Often when I am experiencing one of my now almost daily, mid-life career quandaries I have to remind myself how lucky I am. As the mother of two teens, I get to try out new career options on a daily basis. Short order cook, chambermaid, laundry assistant, relationship counsellor (although my skills are often rebuffed) education advisor (ditto) youth club worker, money lending service (make that giving, not lending) mini cab driver…………. The list goes on.
My most recently acquired skill manages to rise above the usual menial jobs I thought I’d left behind in my own teens, when trying to earn enough money for a bottle of cider. I now find myself assuming the role of private detective. Imagine, inch high private eye, wearing COS. I was unaware how finely tuned my skills were, until I found myself advising another mother over coffee, on what a bong is.
Snooping on a teen requires dexterity and stealth and more than a basic knowledge of technology and street slang. This is where lots of parents go wrong.
I recently had a distraught mother tell me that she had read her daughters dairy (so last century, modern parents read their MySpace pages) and thought the teens had been getting naked at her house. Her 13 year old had written ‘Dora was bare rude on Saturday night.’ To those unfamiliar with London street talk, one would naturally assume some sort of Roman orgy had taken place. Luckily IHPE was able to set her straight. Bare means either, extremely, or lots of, as in ‘I am bare tired, or, I have bare pairs of red socks. Its easy to see how she was confused especially as rude also has two meanings. Rude as in unpleasant and rude as in ‘He’s a rude’. FYI here are a few basic words, the mother of any teen needs to know.
Nang – cool
Buff – good looking
Peng – good looking face
Butters- unattractive face
Hench – muscley
Bait – obvious
Yard – House
Crib – bedroom
Weed – cannabis
Shook – scared
Pulled – snogged
OMG – Oh my God
WTF – what the f…k
LYSM – Love you so much
BMFL – best mates for life
LOL – Lots of laughs, lots of love
Knowing this terminology helps when deciphering text messages, MSN and MySpace. Although as teens get older they become more efficient at using passwords, therefore making online and phone detection more difficult.
Detecting use of illegal substances is not such a hard one. Running upstairs to change as soon as they come home is often a sign and should be followed up with the good old tried and tested, sniff test. Cleaning teeth and sucking mints is also an obvious sign. Teenage boys are not known for their personal hygiene and any unnatural cleanliness should be thoroughly investigated, it could mean smoking, drinking or they’re love.
Always be wary of their friends with divorced parents. Not because they may be damaged by the break up. Oh no, they are always the most popular of the group. They have two yards (houses) to use and possibly parents who don’t communicate. Thus allowing a free yard on a Friday night (I was at Dads when you were away for the weekend, honestly) Yeh right, you were re-creating an episode of Skins in the living room!!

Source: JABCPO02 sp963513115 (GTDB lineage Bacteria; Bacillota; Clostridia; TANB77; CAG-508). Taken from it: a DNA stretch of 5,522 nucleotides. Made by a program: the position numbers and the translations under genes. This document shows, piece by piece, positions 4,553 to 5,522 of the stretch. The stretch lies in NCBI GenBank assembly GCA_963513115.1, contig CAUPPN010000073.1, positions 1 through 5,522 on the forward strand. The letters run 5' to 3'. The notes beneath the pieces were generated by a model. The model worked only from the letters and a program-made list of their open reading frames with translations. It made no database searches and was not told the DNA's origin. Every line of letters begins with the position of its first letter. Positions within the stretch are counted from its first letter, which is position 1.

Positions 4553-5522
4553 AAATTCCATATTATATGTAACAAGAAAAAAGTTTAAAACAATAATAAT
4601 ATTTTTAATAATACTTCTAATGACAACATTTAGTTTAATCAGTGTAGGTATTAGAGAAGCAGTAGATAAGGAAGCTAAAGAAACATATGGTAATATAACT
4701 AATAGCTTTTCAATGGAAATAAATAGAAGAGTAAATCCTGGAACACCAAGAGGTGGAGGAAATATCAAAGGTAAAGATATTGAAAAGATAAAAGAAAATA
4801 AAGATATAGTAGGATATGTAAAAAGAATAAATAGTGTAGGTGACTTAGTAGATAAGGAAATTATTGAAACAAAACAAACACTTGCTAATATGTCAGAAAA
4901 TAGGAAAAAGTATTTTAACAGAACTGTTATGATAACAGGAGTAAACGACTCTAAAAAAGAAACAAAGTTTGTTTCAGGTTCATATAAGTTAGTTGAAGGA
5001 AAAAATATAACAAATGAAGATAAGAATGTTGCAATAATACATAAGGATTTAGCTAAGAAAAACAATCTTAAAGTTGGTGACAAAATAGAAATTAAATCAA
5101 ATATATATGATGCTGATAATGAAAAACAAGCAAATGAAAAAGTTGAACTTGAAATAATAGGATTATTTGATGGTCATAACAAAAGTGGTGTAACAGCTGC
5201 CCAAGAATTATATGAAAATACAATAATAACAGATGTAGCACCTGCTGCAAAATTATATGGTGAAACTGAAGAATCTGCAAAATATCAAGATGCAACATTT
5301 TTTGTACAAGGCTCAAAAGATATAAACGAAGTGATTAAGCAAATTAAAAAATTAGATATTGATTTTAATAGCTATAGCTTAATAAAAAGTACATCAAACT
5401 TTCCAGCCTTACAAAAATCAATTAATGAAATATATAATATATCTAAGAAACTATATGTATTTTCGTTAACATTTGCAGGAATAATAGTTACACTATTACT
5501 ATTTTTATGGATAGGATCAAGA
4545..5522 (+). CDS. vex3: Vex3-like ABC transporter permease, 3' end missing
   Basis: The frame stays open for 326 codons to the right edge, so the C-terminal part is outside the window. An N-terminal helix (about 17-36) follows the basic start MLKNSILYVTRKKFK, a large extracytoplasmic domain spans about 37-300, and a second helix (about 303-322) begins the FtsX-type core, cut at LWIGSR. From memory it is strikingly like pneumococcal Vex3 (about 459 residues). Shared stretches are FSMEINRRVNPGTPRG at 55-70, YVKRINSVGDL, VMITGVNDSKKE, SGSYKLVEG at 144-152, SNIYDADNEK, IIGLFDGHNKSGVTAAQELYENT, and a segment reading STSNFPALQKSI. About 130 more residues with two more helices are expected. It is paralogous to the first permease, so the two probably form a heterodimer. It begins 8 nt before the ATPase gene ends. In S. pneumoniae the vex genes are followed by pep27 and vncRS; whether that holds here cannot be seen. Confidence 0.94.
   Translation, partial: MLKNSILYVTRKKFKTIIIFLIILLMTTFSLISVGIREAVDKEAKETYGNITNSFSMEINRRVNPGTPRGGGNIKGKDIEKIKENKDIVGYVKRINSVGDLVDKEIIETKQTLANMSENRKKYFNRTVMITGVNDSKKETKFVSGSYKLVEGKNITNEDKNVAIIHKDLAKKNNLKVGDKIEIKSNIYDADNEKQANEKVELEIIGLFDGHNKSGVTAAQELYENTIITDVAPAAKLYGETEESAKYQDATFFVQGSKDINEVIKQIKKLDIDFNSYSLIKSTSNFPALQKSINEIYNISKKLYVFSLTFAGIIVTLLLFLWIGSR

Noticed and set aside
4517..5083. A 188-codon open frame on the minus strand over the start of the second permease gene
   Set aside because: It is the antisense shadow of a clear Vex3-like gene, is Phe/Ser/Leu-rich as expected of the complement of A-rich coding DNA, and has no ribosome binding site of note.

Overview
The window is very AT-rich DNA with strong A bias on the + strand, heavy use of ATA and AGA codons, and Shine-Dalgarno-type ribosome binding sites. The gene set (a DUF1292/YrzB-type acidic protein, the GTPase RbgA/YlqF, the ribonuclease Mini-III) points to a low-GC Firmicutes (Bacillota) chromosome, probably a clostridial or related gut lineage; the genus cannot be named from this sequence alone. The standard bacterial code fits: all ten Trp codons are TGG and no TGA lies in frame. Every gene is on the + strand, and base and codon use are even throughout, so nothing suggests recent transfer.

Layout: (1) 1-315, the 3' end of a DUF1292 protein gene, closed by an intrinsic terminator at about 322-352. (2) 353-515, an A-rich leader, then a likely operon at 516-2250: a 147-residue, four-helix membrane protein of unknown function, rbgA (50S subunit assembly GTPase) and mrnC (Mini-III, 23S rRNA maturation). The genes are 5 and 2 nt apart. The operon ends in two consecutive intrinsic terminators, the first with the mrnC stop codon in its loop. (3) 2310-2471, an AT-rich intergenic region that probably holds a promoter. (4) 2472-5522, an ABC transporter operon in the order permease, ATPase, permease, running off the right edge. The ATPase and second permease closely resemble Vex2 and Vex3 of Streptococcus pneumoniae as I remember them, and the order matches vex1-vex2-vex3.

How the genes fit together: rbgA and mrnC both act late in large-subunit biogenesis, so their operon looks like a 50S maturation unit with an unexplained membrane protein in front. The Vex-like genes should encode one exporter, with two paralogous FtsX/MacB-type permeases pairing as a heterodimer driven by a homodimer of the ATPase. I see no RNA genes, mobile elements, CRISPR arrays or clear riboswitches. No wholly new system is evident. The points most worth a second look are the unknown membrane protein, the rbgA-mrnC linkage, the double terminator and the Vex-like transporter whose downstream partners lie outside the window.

It’s often good to invite their friends round and bring up controversial subjects over dinner. If they are in the midst of an experimental phase they will be keen to discuss the subject in an objective, sensible way. ‘What do think of Banksy, art or vandalism?’ was a recent dinner table conversation, which set my alarm bells ringing. Sure enough, after a quick room search I found two permanent markers, a sketch book with graffiti designs and two spray cans.
Maintaining contact with other parents also helps when investigating. They can often unwittingly give the game away with a simple sentence. ‘Sounds like they had a nice time on Friday at the party’ What party, I thought they were on a school field trip!! A quick text to best friends mum to see if he is allowed to go the rave in Epping Forest, is often helpful when finding reasons to say NO.
Mysterious disappearances often happen and need a whole new set of detective skills Keeping your teens friend’s mobile phone numbers is useful when your own teen won’t answer his or her phone. Best friends don’t know your number and will unwittingly answer their phone.
There is no doubt that technology allows the nosey parent more access to our teen’s lives than ever before. But the problem is, what to do with the information that we find. How do we explain our underhand methods of detection, without betraying the sometimes delicate relationship we have with our teens. I constantly emphasise the need for trust and honesty, and pride myself on my liberal, open relationship with my children. Isn’t being a teenager all about finding ones own way in the world, having secrets, experimenting, and gradually removing oneself from the security of our parents.
As I write this my son has left his MySpace page open on the computer and I am not going to look at it. As the truth is, I don’t want to know. Although I did just offer to pay his sister to tell me if she ever though he was doing anything life threatening !!